TIMONY: I really liked it out there. I grew up in DC. The Dischord [Records] thing was happening, and it was really loud and aggressive. And mostly dudes. The bands were almost like these gangs of dudes who were playing this really aggressive, loud music. What really drew me to what was going on in Olympia was there were way more women, and it was quieter. And people really cared about songs. It wasn’t like this show of male aggression. There was something really feminine about it — maybe not feminine, but a different energy that was not aggressive. I guess riot grrrl had that aggressive energy. I was just attracted to what was going on in Olympia because I felt like I fit into that more than here. In DC I always felt like a fan; girls weren’t involved as much. There were women that were on Dischord, but you just don’t even really hear about them, which is weird. There’s Fire Party. Slant 6 is one of my favorite bands of all time and nobody talks about them. It’s very strange. I don’t understand what was up with that. I was really into the Olympia scene, and that it seemed more open and inclusive. And I just felt like I fit in to that aesthetic more.

In interviews, Carrie Brownstein has called you Mary Shelley with a guitar. Compared to riot grrrl who sounded like bloodletting, as she put it, you were making these beautiful, intricate compositions. Do you think your compositional style is at all related to your formal musical education?

TIMONY: I’m just a creative person. I’m sure I would get really careful and intricate about anything I was doing, whether it was making macrame wall hangings or whatever. I’ve always gravitated towards guitar because I realized it’s something you could write songs with, and I like making stuff up. It became like an activity that I could do on my own. Everybody gets into music for different reasons, and I didn’t come from a place where I really cared about performing or being in a rock band. The performing thing was always something that I liked, but nothing I was very good at. I was really shy. I did study music a bit and I’m sure that that contributed to my playing.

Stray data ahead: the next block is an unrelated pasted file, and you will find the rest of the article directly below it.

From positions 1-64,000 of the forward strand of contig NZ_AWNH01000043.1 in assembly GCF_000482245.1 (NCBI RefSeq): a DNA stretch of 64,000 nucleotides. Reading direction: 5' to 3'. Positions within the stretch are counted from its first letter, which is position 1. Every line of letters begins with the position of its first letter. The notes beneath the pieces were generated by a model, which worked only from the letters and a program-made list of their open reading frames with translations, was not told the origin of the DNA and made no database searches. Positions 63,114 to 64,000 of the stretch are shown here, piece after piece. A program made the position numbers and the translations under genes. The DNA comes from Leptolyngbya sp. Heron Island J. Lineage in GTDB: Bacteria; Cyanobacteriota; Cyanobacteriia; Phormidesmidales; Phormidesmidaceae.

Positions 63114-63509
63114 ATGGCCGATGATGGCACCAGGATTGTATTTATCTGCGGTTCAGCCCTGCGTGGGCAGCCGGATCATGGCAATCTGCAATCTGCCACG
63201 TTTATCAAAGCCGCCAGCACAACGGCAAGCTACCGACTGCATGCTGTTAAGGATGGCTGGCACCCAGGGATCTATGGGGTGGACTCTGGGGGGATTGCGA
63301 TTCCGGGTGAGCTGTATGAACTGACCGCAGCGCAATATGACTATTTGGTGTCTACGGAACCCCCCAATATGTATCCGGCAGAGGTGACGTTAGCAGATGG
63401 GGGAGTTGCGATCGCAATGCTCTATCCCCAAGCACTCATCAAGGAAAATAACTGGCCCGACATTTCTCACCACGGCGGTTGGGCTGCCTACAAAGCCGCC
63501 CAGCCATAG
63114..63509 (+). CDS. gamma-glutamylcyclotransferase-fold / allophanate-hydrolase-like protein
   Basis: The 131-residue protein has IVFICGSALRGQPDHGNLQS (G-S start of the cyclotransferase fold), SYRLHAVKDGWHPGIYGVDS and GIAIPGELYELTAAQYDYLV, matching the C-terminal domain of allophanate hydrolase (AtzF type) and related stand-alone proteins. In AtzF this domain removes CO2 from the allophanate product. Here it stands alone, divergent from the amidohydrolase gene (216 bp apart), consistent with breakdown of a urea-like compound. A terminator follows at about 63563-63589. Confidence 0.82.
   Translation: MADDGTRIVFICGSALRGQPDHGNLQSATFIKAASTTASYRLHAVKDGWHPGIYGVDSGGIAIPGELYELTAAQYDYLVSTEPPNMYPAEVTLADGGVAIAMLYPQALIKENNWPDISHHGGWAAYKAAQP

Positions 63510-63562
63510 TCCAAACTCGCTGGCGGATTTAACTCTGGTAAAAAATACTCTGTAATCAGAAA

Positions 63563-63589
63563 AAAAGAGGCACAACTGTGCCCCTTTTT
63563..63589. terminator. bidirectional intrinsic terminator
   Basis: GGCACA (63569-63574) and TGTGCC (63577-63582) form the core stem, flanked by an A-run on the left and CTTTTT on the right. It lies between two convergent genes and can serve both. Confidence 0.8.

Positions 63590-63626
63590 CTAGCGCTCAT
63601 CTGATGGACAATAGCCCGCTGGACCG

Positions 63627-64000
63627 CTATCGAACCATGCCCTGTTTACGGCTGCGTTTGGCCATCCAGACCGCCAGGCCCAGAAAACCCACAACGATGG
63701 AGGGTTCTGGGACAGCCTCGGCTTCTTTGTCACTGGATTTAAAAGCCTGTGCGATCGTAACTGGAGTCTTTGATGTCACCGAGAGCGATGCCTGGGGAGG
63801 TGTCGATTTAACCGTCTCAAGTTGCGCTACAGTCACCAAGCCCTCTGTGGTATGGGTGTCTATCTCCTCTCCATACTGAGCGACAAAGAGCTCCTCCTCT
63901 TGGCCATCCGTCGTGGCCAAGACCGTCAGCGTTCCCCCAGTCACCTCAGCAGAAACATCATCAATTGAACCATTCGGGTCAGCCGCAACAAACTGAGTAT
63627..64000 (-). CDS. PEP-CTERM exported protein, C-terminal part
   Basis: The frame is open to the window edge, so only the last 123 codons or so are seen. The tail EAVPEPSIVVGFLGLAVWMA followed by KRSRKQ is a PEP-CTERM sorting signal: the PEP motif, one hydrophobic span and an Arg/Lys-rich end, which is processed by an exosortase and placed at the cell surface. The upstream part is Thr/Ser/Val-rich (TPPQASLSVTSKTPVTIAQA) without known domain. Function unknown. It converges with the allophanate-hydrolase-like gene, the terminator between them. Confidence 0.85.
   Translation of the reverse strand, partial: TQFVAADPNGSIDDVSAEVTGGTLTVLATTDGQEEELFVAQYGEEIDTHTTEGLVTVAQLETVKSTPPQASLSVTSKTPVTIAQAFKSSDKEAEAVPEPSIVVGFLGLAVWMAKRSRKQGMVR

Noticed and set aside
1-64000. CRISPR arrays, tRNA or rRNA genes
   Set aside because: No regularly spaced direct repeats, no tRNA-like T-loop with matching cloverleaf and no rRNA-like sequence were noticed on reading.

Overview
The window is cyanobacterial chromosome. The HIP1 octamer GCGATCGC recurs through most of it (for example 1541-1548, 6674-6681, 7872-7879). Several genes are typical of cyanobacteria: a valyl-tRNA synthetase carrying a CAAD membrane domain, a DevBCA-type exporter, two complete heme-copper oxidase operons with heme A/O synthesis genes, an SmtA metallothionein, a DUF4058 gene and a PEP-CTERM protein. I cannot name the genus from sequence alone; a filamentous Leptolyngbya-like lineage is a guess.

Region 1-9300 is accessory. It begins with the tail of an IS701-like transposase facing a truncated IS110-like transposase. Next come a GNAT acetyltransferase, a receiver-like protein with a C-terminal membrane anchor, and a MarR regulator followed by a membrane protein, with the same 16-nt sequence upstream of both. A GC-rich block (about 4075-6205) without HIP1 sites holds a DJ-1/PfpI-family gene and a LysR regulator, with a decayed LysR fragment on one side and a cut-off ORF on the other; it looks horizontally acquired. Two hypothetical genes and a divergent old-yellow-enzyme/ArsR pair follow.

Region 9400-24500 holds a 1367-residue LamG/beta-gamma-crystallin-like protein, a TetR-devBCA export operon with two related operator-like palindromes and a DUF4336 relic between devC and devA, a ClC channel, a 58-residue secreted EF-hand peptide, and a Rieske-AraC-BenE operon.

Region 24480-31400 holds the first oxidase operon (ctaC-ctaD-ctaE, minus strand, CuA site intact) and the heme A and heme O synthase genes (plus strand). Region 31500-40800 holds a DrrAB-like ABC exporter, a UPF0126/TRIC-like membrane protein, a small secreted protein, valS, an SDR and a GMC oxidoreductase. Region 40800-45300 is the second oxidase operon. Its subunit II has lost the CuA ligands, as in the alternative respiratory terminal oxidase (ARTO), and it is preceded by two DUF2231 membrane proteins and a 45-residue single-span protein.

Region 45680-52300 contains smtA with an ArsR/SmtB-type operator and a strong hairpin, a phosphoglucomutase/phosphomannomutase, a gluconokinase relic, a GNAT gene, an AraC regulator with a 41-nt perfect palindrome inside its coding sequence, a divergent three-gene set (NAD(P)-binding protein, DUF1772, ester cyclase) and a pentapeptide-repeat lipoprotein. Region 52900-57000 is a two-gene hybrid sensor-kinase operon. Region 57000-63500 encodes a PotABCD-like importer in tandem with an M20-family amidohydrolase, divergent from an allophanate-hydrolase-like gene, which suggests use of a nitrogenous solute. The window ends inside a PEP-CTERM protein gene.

Do you feel like the dynamic in your band was different for a band with all women versus a band that’s mixed gender?

TIMONY: It just depends on who the people are. When I was younger, I really felt that but it’s mostly that’s because there just weren’t that many women involved in rock bands at the time. So it really felt so different. It really felt like everything was just amped up. Especially growing up here and going to all these shows where it was all dudes, it was such a different feeling. Telling people you played guitar, it just felt like it took a lot more courage, and people were way more sexist. At that time, it felt like a real political statement to play with other women. It felt like a big fuck you. It sounds so crazy to say now, because it’s just not that way. Now I just play with musicians who I like, regardless of their gender. Even when I did the Wild Flag project, and that was only 10 years or 15 years ago, it still felt different. I think things have changed a lot in the last 10 years.

Being Snail Mail’s Guitar Teacher (Early 2010s)

I think you’re a big part of that change, frankly, I think that seeing you play allowed women to imagine being in rock bands… Speaking of inspiring a new generation, can you talk about what it was like teaching guitar to Lindsey Jordan [of Snail Mail] and seeing her star rise?